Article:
But if any of you lacks wisdom, let him ask of God, who gives to all liberally and without reproach; and it will be given to him. But let him ask in faith, without any doubting, for he who doubts is like a wave of the sea, driven by the wind and tossed. For let that man not think that he will receive anything from the Lord. (James 1:5-7)

Yes, the problem was with me, but my problem was not that God was withholding things from me but rather that I had incapacitated myself from being able to accept what God was generously seeking to give me. That made a huge difference and unlocked my understanding to see things completely differently from before. Now I realized that the warning by James to not doubt had nothing to do with trying very hard to eliminate all fear that God might not give me what I wanted (much like trying very hard to not think about an elephant at all for 24 hours in order to win a million dollars), but rather was a problem created when I resisted believing the truth that God is actually good, scandalously generous and is never in the business of fault-finding or criticizing me all the time but actually loves me totally.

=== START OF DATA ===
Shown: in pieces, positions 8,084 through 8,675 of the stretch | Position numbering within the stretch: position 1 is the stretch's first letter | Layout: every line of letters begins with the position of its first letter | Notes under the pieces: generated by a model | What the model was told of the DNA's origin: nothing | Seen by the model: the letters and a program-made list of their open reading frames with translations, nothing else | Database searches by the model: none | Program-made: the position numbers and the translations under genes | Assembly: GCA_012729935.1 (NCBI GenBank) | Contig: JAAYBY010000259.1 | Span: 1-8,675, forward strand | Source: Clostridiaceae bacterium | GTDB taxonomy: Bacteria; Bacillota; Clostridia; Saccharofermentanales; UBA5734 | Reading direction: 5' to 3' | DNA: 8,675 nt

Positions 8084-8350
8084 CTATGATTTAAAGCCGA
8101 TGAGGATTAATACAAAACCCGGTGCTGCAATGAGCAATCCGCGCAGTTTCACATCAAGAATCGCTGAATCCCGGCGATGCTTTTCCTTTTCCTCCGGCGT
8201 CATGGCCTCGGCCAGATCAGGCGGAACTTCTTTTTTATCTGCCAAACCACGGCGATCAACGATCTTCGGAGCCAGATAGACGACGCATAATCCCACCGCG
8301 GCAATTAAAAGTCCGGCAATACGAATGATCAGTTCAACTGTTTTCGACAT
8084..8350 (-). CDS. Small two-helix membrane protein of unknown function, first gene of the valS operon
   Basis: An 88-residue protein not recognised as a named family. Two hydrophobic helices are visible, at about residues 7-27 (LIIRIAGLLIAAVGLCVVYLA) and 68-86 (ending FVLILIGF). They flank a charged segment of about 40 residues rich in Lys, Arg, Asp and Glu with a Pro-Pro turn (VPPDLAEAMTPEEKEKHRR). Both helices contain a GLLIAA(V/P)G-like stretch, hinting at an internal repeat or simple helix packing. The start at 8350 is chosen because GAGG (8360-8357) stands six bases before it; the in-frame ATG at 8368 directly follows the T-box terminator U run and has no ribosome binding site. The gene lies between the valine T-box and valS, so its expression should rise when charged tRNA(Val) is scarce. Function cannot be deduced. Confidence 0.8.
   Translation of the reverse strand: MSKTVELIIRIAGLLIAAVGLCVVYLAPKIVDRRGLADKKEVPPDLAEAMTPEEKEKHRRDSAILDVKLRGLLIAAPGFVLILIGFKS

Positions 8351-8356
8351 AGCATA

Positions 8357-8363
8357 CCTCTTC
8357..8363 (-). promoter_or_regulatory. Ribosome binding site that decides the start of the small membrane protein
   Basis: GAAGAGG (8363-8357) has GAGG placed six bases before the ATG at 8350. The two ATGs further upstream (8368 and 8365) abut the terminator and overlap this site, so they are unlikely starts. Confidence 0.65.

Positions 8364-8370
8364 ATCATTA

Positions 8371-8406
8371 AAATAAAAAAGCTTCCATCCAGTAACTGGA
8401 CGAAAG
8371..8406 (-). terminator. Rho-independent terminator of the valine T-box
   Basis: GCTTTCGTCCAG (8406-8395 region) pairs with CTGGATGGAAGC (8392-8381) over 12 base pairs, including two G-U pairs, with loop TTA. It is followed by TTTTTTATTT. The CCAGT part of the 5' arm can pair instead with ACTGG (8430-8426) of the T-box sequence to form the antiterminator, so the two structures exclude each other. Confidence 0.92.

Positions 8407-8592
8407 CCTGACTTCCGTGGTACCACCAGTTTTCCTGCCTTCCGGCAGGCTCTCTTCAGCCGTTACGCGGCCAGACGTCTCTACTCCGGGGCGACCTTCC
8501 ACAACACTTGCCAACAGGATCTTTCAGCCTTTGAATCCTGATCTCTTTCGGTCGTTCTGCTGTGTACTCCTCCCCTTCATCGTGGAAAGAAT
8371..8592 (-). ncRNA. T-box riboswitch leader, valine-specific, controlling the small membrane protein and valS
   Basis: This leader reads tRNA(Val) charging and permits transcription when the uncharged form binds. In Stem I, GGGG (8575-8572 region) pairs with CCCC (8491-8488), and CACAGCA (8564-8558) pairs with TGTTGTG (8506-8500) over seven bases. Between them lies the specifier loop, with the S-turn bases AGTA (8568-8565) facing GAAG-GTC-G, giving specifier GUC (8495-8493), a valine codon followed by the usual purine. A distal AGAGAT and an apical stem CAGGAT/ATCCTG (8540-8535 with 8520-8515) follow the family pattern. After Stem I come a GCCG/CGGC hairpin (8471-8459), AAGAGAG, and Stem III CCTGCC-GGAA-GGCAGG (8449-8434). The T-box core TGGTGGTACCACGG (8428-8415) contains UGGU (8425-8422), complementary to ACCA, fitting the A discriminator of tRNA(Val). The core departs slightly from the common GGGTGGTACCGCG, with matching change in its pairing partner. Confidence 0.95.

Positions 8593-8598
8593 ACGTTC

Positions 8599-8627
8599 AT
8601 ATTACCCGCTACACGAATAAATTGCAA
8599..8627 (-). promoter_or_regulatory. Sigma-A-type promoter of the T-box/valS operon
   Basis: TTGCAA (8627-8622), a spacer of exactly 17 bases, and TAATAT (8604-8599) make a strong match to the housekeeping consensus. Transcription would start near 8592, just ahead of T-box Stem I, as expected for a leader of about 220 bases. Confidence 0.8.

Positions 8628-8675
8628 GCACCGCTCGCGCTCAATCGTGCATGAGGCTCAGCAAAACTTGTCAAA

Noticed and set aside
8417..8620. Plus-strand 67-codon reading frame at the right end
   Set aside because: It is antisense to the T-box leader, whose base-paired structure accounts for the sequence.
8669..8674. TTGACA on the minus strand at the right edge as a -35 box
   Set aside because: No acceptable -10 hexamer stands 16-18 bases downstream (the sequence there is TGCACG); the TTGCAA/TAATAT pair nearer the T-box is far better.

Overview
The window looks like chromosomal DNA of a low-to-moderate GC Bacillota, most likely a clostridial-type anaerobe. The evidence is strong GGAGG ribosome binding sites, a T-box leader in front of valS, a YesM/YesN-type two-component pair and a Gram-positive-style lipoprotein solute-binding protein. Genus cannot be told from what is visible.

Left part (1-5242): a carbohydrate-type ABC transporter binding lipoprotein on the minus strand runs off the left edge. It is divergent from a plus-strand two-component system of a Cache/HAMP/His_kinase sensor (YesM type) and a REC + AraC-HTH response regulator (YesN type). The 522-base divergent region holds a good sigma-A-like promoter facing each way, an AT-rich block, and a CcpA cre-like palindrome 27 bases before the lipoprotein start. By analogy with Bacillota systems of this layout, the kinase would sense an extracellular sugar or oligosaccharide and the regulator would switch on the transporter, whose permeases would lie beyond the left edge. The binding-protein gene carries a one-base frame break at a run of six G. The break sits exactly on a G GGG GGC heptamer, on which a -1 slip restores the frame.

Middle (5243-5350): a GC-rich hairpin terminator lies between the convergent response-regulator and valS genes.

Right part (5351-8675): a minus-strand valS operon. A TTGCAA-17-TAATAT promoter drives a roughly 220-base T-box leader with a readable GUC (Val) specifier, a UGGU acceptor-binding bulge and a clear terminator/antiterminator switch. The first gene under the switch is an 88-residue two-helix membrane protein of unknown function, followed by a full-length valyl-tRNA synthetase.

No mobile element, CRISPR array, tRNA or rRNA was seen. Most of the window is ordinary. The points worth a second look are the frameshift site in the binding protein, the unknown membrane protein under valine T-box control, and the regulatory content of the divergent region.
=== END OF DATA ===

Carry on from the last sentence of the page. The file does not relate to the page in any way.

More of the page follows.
This brings me to an issue that is emerging currently related to heated debates over competing atonement theories about the true meaning and purpose of the cross of Christ. What I am hearing from many who feel they have the best answer for our church is that it is necessary to retain both the penal substitution model of atonement while maybe allowing new understandings of atonement to come alongside it. At first glance this might seem generous to give room to those who embrace a much higher view of God's unconditional love for everyone. Yet the more I think about the implications of this the more abhorrent I find this supposed solution for resolving the current conflict.